William Kyne knows what it's like to be at the center of a murder investigation.
When his wife was killed in 2010, detectives pressed him hard:
You failed a lie detector test, they told him. Your DNA was found on the neck of your wife, who was asphyxiated. You stand to collect half a million dollars in insurance money. The detectives also pointed to how Kyne changed part of his story.
"The house of cards falls apart," one detective told him. He said Kyne's story was "totally unscientific, not believable, and makes you look like you're lying."
But detectives didn't arrest Kyne. Instead, they shifted the spotlight to Diane Kyne's adult son, Kevin. He was charged with murder. Still, during the trial, William Kyne remained under scrutiny, as defense attorneys suggested to the jury that he was the real killer.
The son was convicted, but now an appeal has led to a new trial, which starts today. It's a do-over for a case that garnered national attention on the Investigation Discovery channel and various online outlets.
William Kyne, who felt all but formally accused of murder the first time, knows he will be in the firing line again.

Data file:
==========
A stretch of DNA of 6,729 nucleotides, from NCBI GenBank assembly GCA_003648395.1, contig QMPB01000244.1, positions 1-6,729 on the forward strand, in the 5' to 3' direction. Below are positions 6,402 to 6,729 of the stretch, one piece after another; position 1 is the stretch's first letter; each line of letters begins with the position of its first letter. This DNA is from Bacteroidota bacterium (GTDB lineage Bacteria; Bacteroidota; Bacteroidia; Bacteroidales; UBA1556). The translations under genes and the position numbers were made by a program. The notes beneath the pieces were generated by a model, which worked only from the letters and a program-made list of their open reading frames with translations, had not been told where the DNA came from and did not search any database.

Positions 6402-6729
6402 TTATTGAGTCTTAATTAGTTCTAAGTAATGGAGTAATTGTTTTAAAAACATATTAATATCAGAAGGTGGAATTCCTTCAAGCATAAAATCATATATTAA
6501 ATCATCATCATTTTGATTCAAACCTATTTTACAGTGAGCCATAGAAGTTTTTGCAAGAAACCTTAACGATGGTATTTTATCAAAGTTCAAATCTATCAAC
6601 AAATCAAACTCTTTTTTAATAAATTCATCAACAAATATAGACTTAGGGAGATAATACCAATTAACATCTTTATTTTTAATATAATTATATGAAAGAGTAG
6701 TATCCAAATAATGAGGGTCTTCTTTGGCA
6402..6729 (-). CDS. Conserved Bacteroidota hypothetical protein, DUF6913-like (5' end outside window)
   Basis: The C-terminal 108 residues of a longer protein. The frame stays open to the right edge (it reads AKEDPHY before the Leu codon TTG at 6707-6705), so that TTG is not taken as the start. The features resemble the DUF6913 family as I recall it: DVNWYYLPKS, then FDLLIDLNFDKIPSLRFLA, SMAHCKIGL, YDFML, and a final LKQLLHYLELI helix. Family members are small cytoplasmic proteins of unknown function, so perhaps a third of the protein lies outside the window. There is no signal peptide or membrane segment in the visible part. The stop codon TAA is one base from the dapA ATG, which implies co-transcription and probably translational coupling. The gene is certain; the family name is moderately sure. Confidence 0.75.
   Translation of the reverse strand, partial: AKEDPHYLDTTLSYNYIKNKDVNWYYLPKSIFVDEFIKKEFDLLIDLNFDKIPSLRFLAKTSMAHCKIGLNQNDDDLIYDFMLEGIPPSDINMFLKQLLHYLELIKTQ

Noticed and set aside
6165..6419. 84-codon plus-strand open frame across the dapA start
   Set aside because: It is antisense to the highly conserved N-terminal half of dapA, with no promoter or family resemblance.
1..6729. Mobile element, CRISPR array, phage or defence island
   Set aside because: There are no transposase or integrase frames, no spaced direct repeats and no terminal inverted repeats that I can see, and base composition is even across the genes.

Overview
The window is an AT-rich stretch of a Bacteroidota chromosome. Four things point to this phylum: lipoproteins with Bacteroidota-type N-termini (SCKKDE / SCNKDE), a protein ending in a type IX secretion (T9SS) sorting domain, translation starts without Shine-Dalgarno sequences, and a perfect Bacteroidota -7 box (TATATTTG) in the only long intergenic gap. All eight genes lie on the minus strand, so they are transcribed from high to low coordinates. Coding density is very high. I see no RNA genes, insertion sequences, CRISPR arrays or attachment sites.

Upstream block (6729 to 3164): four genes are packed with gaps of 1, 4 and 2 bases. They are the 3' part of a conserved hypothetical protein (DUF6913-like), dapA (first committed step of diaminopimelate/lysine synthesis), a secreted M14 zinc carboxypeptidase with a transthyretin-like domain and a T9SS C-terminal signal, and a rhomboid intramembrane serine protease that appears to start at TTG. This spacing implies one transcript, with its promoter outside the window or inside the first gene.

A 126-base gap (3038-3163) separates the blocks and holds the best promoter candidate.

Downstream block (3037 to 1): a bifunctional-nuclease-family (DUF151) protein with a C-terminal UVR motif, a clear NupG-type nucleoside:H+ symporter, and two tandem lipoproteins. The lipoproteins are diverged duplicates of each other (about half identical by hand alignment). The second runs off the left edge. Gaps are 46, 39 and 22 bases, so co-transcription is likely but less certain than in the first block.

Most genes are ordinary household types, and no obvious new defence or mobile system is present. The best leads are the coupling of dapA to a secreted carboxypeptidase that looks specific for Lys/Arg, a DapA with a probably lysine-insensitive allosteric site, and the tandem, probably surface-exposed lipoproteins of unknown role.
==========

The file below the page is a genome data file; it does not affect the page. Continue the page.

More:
"Like several people have said, none of the facts of the case have changed," he said. In his opinion, the new trial is "just a waste of taxpayer money."
One was the killer
Diane Kyne, 49, was killed on Aug. 15, 2010, in the bedroom of the house at 8918 134th St. N in Seminole, where she lived with several extended family members. She was lying on the bed, and was either smothered or strangled to death; medical examiners could not conclusively say which.
Only two other people were home at that time: her husband, William, then 53, and son Kevin, then 23. One had to be the killer. Both called 911 immediately afterward. Each blamed the other for the killing.
William Kyne's version: He and Kevin Kyne were watching a NASCAR race, and Kevin got up from the television. He eventually heard Kevin and Diane arguing, and then they stopped. When William went to check on them, he saw Kevin standing over Diane, who was stretched out on the bed. He could not quite make out whether Kevin was smothering her, but he testified that "It appeared that he was choking her because her head had turned red — reddish purple."